• Price: This refers to the value that is placed on the product. This is based on things such as the cost of production, the segment being targeted, the ability of the market to pay, and supply and demand.

  • Product: This is the actual product or service being sold. The product or service must be functional enough to allow the other elements of the marketing mix to be effective.

  • Place: This refers to the point of sale. This means you must be able to attract consumers and make it easy for the consumer to purchase the product or service.

  • Promotion: This refers to all the methods necessary to make the product or service known to the public.

While you do not need to be a distribution mix expert, you do need to see your business operation as a whole and understand how each part relates to the other, including the distribution mix. Establishing a supply chain team can improve customer service and increase profits.

Communication across traditional boundaries to include external participants in the chain is integral to this concept. You will be able to create a distribution mix that is effective, efficient, economical and flexible. A flexible distribution mix allows you to adapt to changes within your business or external changes affecting your business, such as technology changes or rising transportation costs.

To begin implementing a sound distribution mix strategy, there are three steps involved, comprising the following:

  1. Start by gathering distribution mix information pertinent to your business.

  2. Next, obtain distribution mix advice through networking, professional organizations and research.

  3. Finally, establish strong distribution mix management.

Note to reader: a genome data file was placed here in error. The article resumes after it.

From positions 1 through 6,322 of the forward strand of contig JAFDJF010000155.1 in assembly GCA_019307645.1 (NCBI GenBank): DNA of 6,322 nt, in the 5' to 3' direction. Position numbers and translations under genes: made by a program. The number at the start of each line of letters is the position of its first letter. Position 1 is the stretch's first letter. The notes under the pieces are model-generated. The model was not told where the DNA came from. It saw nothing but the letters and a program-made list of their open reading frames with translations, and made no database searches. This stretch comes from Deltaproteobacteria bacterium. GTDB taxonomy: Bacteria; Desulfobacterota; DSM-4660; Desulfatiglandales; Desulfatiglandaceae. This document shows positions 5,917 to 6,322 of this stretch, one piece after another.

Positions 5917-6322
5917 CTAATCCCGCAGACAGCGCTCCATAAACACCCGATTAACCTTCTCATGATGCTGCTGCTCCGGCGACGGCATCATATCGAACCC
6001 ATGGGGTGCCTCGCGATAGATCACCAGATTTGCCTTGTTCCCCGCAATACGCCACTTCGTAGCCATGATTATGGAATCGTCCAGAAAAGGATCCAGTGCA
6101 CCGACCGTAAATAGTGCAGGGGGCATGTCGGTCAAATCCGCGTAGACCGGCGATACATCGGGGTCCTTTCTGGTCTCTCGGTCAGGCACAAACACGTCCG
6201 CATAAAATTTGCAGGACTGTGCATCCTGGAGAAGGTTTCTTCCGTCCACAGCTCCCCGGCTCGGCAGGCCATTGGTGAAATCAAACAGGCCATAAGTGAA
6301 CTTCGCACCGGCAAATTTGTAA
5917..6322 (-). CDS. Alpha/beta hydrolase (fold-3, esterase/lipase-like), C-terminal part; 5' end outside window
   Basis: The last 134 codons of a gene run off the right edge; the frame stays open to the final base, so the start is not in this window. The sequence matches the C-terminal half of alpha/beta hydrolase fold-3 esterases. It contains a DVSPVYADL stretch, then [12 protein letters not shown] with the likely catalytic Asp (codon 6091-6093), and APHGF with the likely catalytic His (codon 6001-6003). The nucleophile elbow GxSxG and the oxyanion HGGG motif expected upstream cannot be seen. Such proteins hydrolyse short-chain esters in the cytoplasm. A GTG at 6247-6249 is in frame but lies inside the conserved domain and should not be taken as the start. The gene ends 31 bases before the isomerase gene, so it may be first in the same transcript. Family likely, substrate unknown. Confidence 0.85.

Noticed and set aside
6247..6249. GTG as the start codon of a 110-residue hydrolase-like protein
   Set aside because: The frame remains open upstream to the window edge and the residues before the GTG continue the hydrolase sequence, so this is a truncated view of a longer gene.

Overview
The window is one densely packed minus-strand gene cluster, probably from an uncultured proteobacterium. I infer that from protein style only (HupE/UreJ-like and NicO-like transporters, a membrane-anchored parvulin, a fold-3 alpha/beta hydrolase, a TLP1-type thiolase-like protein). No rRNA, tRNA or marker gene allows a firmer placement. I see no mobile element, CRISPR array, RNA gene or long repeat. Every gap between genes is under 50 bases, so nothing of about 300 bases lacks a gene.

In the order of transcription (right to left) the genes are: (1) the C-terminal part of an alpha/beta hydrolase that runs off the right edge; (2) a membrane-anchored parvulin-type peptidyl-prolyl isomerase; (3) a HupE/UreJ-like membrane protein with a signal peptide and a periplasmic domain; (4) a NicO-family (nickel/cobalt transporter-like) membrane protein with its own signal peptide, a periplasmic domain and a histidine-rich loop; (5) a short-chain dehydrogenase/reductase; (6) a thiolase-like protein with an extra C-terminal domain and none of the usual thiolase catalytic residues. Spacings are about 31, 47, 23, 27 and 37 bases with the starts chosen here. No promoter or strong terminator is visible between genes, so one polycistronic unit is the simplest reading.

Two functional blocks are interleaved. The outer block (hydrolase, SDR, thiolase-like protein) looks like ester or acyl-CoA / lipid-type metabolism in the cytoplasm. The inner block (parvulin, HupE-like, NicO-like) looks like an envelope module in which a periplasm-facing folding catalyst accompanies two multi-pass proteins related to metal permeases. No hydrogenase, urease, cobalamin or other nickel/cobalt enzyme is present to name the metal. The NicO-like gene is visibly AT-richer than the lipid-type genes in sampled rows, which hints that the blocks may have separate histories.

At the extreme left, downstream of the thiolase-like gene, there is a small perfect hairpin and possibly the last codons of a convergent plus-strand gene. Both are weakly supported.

Transportation and warehousing will affect all aspects of your distribution mix. Regardless of whether you outsource these services or they are an internal part of your company, you should make sure communication lines are strong. 

Select appropriate technology (hardware and software) to enhance your distribution mix

Technology changes quickly. Making sure that not only your systems are up to date, but also those of the intermediaries you contract with is very important for efficiency and increased profitability. Your company will have different stages of growth. Remember to maintain the right mix of customer capture and retention as your company changes. Analyze your data periodically as this will affect your distribution mix.

Last, thinking "outside the box" for ways to get your product to your customers can set you apart from your competition, but you must also understand your market, competition, finances, and internal operations and how they relate to each other, and above all, your customer.

business.com editorial staff
business.com editorial staff
The purpose of our community is to connect small business owners with experienced industry experts who can address their questions, offer direction, and share best practices. We are always looking for fresh perspectives to join our contributor program. If you're an expert working in your field – whether as an employee, entrepreneur, or consultant – we'd love to help you share your voice with our readers and the business.com community. We work hard to only publish high-quality and relevant content to our small business audience. To help us ensure you are the right fit, we ask that you take the time to complete a short application: https://www.business.com/contributor/apply/ We can't wait to hear what you have to say!
Like the article? Sign up for more great content.Join our communityAlready a member? Sign in.